This text is part of:
Table of Contents:
The particles which be from things thrown off
Are furnished with same qualities for sense,
Nor be for all things equally adapt.
A first ensample: the sun doth bake and parch
The earth; but ice he thaws, and with his beams
Compels the lofty snows, up-reared white
Upon the lofty hills, to waste away;
Then, wax, if set beneath the heat of him,
Melts to a liquid. And the fire, likewise,
Will melt the copper and will fuse the gold,
But hides and flesh it shrivels up and shrinks.
The water hardens the iron just off the fire,
But hides and flesh (made hard by heat) it softens.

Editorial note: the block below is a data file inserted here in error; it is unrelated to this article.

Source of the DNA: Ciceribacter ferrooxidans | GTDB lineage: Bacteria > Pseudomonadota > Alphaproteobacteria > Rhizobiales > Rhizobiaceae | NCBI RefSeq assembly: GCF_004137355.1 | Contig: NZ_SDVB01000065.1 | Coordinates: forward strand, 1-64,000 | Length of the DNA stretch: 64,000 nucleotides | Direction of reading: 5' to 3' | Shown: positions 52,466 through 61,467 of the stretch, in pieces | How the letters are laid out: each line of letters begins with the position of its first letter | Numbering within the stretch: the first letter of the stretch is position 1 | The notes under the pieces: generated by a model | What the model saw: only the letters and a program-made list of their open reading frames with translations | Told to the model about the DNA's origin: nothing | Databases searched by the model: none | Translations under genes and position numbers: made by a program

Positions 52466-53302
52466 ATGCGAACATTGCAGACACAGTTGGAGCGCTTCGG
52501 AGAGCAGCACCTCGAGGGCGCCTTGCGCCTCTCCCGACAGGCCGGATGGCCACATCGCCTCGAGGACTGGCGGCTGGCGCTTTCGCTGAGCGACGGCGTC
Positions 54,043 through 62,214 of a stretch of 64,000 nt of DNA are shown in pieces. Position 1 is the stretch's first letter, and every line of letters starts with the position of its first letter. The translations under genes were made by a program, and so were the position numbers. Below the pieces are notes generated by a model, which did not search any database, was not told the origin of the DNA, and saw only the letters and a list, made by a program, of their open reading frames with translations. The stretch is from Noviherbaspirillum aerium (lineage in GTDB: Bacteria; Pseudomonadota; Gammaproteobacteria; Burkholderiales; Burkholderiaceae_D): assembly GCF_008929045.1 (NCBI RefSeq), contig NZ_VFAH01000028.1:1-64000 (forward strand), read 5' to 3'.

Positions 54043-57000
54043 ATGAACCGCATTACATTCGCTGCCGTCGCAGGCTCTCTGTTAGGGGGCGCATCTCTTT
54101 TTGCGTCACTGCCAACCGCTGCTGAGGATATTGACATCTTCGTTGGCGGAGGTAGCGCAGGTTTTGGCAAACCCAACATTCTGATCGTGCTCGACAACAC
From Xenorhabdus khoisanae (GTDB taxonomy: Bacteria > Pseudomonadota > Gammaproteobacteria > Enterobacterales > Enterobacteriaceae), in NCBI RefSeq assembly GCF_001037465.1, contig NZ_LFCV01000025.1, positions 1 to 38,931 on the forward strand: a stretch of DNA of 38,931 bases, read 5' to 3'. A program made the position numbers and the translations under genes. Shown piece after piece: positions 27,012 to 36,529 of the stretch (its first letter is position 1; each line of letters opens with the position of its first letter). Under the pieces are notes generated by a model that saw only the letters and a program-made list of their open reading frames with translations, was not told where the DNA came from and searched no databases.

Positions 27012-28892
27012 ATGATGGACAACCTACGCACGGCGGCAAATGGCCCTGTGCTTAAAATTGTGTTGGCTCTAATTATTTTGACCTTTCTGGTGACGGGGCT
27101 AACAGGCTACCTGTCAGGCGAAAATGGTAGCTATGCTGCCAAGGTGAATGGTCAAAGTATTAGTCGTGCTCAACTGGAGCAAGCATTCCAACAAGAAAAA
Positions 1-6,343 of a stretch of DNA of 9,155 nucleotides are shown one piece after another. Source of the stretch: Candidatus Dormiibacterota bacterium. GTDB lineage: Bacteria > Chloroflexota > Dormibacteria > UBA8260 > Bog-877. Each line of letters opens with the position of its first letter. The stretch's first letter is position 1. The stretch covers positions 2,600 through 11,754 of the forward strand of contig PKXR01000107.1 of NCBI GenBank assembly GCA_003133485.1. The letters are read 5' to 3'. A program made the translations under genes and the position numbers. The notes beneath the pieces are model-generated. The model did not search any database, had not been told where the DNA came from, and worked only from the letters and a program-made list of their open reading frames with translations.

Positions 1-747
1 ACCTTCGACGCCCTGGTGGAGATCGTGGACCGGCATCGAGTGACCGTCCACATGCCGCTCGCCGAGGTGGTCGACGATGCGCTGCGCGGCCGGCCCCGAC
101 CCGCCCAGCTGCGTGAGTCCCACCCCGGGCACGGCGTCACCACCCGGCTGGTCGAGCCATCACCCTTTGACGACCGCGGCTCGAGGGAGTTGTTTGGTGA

The oleaster-tree as much delights
The bearded she-goats, verily as though
'Twere nectar-steeped and shed ambrosia;
Than which is naught that burgeons into leaf
More bitter food for man. A hog draws back
For marjoram oil, and every unguent fears
Fierce poison these unto the bristled hogs,
Yet unto us from time to time they seem,
As 'twere, to give new life. But, contrariwise,
Though unto us the mire be filth most foul,
To hogs that mire doth so delightsome seem
That they with wallowing from belly to back
Are never cloyed.
This work is licensed under a Creative Commons Attribution-ShareAlike 3.0 United States License.